Another thing that links the debates on sympathy with those on aesthetics is the problem of how to understand the sensorium of modern life, a problem that lurches back and forth between claims about natural/innate human capacities and historically specific modes of sensuous life. The discourse on sympathy retains a strongly ethical orientation; it remains focused on the question of how to move from spontaneous, embodied responses to reliable ethical judgments in a society of strangers (a mass public). The discourse on aesthetics, by contrast, remains sharply skeptical of any attempt to move directly from aesthetic experience to ethical judgment, even as—one sees this strongly in both Kant and Friedrich Schiller—a properly trained aesthetic judgment remains an indispensable precondition for the ethical judgment that nevertheless cannot be derived from it.

This may all sound quite recondite, but this is the philosophical problematic of the life of the senses in mass-mediated modernity. As such, there is a tremendous amount of value in here for trying to understand phenomena like advertising, propaganda, the commodification of art, political rhetoric, the performative aspects of political legitimation, and so on. These are issues that are, more than ever, of pressing importance to all of us.

AR and TAL: We would like to probe the relationship between affect and ethics further by thinking about the early Ludwig Wittgenstein’s (1998) proposition that “ethics and aesthetics are one.” Do you think that the affect/ethics impasse is inevitable due to the fact that neither affect nor ethics is capable of being expressed in purely logical or rational terms? In what sense do affect and ethics remain in what you call that “uncanny fold” that is “at once intimate and impersonal” due to the fact that, like aesthetics, they remain beyond the limits of what can formally be said or communicated?

WM: I’m not qualified to speak about Wittgenstein. But building on my previous comment, I’d simply observe here that the line you quote here—“ethics and aesthetics are one”—is absolutely at odds with the whole Kantian tradition of thinking about aesthetics and ethics. Taken on its own (although obviously that’s not what Wittgenstein meant), it could even be read as a recipe for fascism.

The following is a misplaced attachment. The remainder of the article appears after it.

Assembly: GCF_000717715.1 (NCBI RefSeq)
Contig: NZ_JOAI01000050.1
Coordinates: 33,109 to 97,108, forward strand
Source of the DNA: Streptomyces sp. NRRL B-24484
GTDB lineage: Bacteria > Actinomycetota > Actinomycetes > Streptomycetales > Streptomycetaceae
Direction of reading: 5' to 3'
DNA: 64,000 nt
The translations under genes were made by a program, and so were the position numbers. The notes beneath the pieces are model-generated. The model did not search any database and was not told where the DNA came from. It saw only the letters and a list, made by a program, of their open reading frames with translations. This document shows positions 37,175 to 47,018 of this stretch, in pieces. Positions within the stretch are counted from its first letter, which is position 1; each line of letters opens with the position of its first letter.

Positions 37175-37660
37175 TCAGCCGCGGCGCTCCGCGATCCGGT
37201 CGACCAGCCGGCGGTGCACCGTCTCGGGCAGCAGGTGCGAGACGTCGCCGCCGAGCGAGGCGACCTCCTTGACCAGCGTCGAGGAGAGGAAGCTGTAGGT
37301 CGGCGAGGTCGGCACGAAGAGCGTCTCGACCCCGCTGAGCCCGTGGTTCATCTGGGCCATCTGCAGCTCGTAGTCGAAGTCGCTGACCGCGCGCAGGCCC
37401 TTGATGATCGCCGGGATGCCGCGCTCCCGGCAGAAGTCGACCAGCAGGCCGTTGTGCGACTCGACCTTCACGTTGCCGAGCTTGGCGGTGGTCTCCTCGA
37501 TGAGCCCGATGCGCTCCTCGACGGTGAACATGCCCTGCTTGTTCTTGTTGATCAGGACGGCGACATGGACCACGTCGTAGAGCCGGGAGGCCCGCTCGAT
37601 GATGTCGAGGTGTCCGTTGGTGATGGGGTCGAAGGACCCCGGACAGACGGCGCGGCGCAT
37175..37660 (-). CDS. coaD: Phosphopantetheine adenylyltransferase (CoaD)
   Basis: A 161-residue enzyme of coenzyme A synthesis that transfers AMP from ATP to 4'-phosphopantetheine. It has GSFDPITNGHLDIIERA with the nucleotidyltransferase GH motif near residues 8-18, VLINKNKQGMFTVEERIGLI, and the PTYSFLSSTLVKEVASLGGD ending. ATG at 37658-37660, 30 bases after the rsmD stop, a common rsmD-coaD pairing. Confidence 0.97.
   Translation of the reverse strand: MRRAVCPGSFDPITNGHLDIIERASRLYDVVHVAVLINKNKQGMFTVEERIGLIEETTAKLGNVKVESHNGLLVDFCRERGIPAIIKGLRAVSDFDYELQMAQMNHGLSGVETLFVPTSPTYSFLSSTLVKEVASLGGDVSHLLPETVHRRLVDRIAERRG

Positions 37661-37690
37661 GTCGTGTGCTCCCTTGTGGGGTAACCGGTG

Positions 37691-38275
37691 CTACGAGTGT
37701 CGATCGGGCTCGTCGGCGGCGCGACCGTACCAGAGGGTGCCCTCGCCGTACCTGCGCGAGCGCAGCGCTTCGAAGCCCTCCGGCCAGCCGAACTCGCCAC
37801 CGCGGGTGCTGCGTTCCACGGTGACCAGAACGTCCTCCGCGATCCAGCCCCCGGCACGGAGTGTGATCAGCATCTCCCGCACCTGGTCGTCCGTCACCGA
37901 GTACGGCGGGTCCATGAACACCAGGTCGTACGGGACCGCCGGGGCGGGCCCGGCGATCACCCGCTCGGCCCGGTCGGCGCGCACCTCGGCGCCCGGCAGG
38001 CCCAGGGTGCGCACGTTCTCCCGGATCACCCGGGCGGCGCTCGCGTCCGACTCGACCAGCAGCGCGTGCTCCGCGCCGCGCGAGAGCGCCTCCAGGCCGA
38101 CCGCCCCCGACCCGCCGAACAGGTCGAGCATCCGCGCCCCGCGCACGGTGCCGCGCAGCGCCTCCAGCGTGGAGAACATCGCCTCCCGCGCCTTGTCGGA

By refusing to serve politics, by refusing to illustrate a political message, aesthetic experience could do something truly radical—and, in doing so, point, actually, way beyond the relatively narrowly demarcated space of “art.”

Now, as I suggest in my article on the affect/ethics impasse, it’s very easy to poke fun at the Kantian principle of aesthetic disinterest. We like to believe nowadays that it’s either built on some kind of massive repression of fundamental libidinal energies or that it’s simply a recipe for ideological naturalization: that is, that any claim to a disinterested aesthetic judgment cannot really be disinterested and is in fact more than likely simply to be an effort to make some wildly partial ideological claim seem transcendent, natural, immutable.

But that’s where Theodor Adorno was, I think, correct. Adorno was enough of a Nietzschean and a Freudian to point out that Kant’s version of “without interest” was really, as Adorno put it, shadowed by the wildest interest. Yet Adorno didn’t conclude from that that ethics could be collapsed into aesthetics. For Adorno, it was still absolutely crucial that aesthetic judgment not be reduced to some kind of ethical or political demand. That was the core of his commitment to aesthetic autonomy—another apparently old-fashioned and even delusional, but I think actually crucial concept. Adorno acknowledged that whatever we might call aesthetic autonomy couldn’t be autonomous of the social conditions that made that autonomy possible; in that sense, all aesthetic autonomy is heteronomously conditioned. He was also the first to note that this heteronomy comes with a price: a certain domestication or defanging of the aesthetic, especially in its separation from politics. But, good dialectician that he was, he then insisted that it was precisely this separation from politics that gave art its truly political potential.

By refusing to serve politics, by refusing to illustrate a political message, aesthetic experience could do something truly radical—and, in doing so, point, actually, way beyond the relatively narrowly demarcated space of “art.”


Kant, Immanuel. 2009. Critique of Judgement. Edited by Nicholas Walker and translated by James Creed Meredith. New York: Oxford University Press. Originally published in 1790.

Mazzarella, William. 2009. “Affect: What is it Good for?” In Enchantments of Modernity: Empire, Nation, Globalization, edited by Saurabh Dube, 291–309. New York: Routledge.

______. 2010. “The Myth of the Multitude, or, Who’s Afraid of the Crowd?” Critical Inquiry 36, no. 4: 697-727.

______. 2013. Censorium: Cinema and the Open Edge of Mass Publicity. Durham, N.C.: Duke University Press.

______. Forthcoming. The Mana of Mass Society. Chicago: University of Chicago Press.

Wittgenstein, Ludwig. 2008. Tractatus Logico-Philosophicus. Translated by C. K. Ogden. Mineola, N.Y.: Dover Publications. Originally published in 1921.